85. Passingham RE, Wise SP. 2012. The Neurobiology of the Prefrontal Cortex: Anatomy, Evolution, and the Origin of Insight Oxford, UK: Oxford Univ. Press
    [Google Scholar]
  86. Pasternak T, Lui LL, Spinelli PM. 2015. Unilateral prefrontal lesions impair memory-guided comparisons of contralateral visual motion. J. Neurosci. 35:7095–105
    [Google Scholar]
  87. Peng X, Sereno ME, Silva AK, Lehky SR, Sereno AB. 2008. Shape selectivity in primate frontal eye field. J. Neurophysiol. 100:796–814
    [Google Scholar]
  88. Petrides M. 2005. Lateral prefrontal cortex: architectonic and functional organization. Philos. Trans. R. Soc. B 360:781–95
    [Google Scholar]
  89. Petrides M, Tomaiuolo F, Yeterian EH, Pandya DN. 2012. The prefrontal cortex: comparative architectonic organization in the human and the macaque monkey brains. Cortex 48:46–57
    [Google Scholar]
  90. Posner MI, Rothbart MK. 2007. Research on attention networks as a model for the integration of psychological science. Annu. Rev. Psychol. 58:1–23
    [Google Scholar]
  91. Posner MI, Snyder CR, Davidson BJ. 1980. Attention and the detection of signals. J. Exp. Psychol. Gen. 109:160–74
    [Google Scholar]
  92. Preuss TM. 1995. Do rats have prefrontal cortex? The Rose-Woolsey-Akert program reconsidered. J. Cogn. Neurosci. 7:1–24
    [Google Scholar]
  93. Preuss TM, Goldman-Rakic PS. 1991. Ipsilateral cortical connections of granular frontal cortex in the strepsirhine primate Galago, with comparative comments on anthropoid primates. J. Comp. Neurol. 310:507–49
    [Google Scholar]
  94. Rainer G, Asaad WF, Miller EK. 1998. Selective representation of relevant information by neurons in the primate prefrontal cortex. Nature 393:577–79
    [Google Scholar]
  95. Reynolds JH, Heeger DJ. 2009. The normalization model of attention. Neuron 61:168–85
    [Google Scholar]
  96. Rizzolatti G, Riggio L, Dascola I, Umiltá C. 1987. Reorienting attention across the horizontal and vertical meridians: evidence in favor of a premotor theory of attention. Neuropsychologia 25:31–40
    [Google Scholar]
  97. Rossi AF, Bichot NP, Desimone R, Ungerleider LG. 2010. Top-down, but not bottom-up: deficits in target selection in monkeys with prefrontal lesions. J. Vis. 1:18
    [Google Scholar]
  98. Russo GS, Bruce CJ. 1996. Neurons in the supplementary eye field of rhesus monkeys code visual targets and saccadic eye movements in an oculocentric coordinate system. J. Neurophysiol. 76:825–48
    [Google Scholar]
  99. Saalmann YB, Kastner S. 2009. Gain control in the visual thalamus during perception and cognition. Curr. Opin. Neurobiol. 19:408–14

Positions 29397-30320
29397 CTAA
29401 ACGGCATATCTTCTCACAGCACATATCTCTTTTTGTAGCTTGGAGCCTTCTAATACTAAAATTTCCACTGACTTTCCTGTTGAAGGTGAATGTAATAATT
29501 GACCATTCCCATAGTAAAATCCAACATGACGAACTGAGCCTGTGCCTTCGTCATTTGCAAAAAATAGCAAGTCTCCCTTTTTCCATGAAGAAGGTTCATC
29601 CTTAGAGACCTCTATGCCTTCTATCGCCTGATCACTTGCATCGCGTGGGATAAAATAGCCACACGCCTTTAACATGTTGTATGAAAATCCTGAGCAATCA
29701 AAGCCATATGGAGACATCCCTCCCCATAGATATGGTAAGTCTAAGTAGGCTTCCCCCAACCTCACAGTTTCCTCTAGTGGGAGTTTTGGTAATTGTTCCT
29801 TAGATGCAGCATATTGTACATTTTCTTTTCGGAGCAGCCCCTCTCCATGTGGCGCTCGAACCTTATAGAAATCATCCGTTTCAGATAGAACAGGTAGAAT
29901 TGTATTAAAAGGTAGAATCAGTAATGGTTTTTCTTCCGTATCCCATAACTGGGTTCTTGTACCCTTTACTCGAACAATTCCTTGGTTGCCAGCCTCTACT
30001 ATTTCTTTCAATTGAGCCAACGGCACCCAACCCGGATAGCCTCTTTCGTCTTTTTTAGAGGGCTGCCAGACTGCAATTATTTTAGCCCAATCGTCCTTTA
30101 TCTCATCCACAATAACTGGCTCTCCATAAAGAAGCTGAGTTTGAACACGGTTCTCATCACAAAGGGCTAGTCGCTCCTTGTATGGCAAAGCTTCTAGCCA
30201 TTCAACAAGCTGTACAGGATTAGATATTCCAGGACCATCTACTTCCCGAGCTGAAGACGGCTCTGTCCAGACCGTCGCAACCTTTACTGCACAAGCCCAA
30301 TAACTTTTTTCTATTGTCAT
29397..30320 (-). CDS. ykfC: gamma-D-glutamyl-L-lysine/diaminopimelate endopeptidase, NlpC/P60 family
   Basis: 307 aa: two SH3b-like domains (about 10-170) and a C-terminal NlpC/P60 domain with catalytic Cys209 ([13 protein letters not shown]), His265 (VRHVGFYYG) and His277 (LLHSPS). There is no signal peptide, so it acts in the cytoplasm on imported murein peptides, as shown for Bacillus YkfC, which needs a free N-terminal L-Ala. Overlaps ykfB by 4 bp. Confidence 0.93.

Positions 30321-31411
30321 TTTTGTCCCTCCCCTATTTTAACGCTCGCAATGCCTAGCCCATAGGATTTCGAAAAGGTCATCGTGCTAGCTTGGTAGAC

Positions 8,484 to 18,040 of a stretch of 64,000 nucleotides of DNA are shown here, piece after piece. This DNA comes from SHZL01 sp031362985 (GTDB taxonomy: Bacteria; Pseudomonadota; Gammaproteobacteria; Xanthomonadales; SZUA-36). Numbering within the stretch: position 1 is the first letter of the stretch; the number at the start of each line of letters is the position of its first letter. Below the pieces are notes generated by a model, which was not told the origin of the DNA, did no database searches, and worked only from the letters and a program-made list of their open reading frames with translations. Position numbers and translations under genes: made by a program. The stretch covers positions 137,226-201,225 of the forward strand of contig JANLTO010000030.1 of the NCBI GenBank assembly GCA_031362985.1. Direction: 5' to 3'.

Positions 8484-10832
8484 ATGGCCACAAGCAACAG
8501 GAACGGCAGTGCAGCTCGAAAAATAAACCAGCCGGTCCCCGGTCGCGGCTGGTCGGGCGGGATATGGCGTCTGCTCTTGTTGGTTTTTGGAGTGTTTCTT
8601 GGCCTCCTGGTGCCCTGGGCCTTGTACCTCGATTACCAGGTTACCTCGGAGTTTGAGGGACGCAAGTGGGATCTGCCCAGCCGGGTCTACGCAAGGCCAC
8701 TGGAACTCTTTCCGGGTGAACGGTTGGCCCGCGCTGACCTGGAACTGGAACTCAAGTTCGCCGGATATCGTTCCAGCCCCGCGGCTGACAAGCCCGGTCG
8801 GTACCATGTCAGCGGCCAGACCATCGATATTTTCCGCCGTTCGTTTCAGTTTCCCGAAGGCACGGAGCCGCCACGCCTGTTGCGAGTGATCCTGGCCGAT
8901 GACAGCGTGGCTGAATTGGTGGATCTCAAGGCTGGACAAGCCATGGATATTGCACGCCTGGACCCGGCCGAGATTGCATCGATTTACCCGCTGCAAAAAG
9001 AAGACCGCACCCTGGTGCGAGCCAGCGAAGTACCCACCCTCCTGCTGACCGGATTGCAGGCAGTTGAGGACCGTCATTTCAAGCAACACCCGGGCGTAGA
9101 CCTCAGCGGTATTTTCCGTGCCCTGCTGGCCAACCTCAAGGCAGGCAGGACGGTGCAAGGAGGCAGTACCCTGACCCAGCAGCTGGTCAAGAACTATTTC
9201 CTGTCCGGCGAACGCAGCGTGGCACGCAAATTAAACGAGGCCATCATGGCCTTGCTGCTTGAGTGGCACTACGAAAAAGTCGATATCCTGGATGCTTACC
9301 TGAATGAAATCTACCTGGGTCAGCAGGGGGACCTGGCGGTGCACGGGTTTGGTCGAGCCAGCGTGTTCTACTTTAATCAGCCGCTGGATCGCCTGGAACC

[Google Scholar]
  100. Saalmann YB, Pigarev IN, Vidyasagar TR. 2007. Neural mechanisms of visual attention: how top-down feedback highlights relevant locations. Science 316:1612–15
    [Google Scholar]
  101. Saenz M, Buracas GT, Boynton GM. 2002. Global effects of feature-based attention in human visual cortex. Nat. Neurosci. 5:631–32
    [Google Scholar]
  102. Sajad A, Godlove DC, Schall JD. 2019. Cortical microcircuitry of performance monitoring. Nat. Neurosci. 22:265–74
    [Google Scholar]
  103. Sajad A, Sadeh M, Crawford JD. 2020. Spatiotemporal transformations for gaze control. Physiol. Rep. 8:e14533
    [Google Scholar]
  104. Sajad A, Sadeh M, Keith GP, Yan X, Wang H, Crawford JD. 2015. Visual-motor transformations within frontal eye fields during head-unrestrained gaze shifts in the monkey. Cereb. Cortex 25:3932–52
    [Google Scholar]
  105. Schall JD. 2009. Frontal eye fields. Encyclopedia of Neuroscience, ed. LR Squire, pp. 367–74 Amsterdam: Elsevier
    [Google Scholar]
  106. Schlag J, Schlag-Rey M, Pigarev I. 1992. Supplementary eye field: influence of eye position on neural signals of fixation. Exp. Brain Res. 90:302–6
    [Google Scholar]
  107. Schneider KA, Kastner S. 2009. Effects of sustained spatial attention in the human lateral geniculate nucleus and superior colliculus. J. Neurosci. 29:1784–95
    [Google Scholar]
  108. Schwedhelm P, Baldauf D, Treue S. 2020. The lateral prefrontal cortex of primates encodes stimulus colors and their behavioral relevance during a match-to-sample task. Sci. Rep. 10:4216
    [Google Scholar]
  109. Segraves MA. 1992. Activity of monkey frontal eye field neurons projecting to oculomotor regions of the pons. J. Neurophysiol. 68:1967–85
    [Google Scholar]
  110. Serences JT, Boynton GM. 2007. Feature-based attentional modulations in the absence of direct visual stimulation. Neuron 55:301–12
    [Google Scholar]
  111. Shomstein S, Gottlieb J. 2016. Spatial and non-spatial aspects of visual attention: interactive cognitive mechanisms and neural underpinnings. Neuropsychologia 92:9–19
    [Google Scholar]
  112. Simons DJ, Levin DT. 1997. Change blindness. Trends Cogn. Sci. 1:261–67
    [Google Scholar]
  113. Smith DT, Schenk T. 2012. The premotor theory of attention: time to move on?. Neuropsychologia 50:1104–14
    [Google Scholar]
  114. Spitzer H, Desimone R, Moran J. 1988. Increased attention enhances both behavioral and neuronal performance. Science 240:338–40
    [Google Scholar]
  115. Stalter M, Westendorff S, Nieder A. 2021. Feature-based attention processes in primate prefrontal cortex do not rely on feature similarity. Cell Rep 36:109470
    [Google Scholar]
  116. Stanton GB, Bruce CJ, Goldberg ME. 1995. Topography of projections to posterior cortical areas from the macaque frontal eye fields. J. Comp. Neurol. 353:291–305
    [Google Scholar]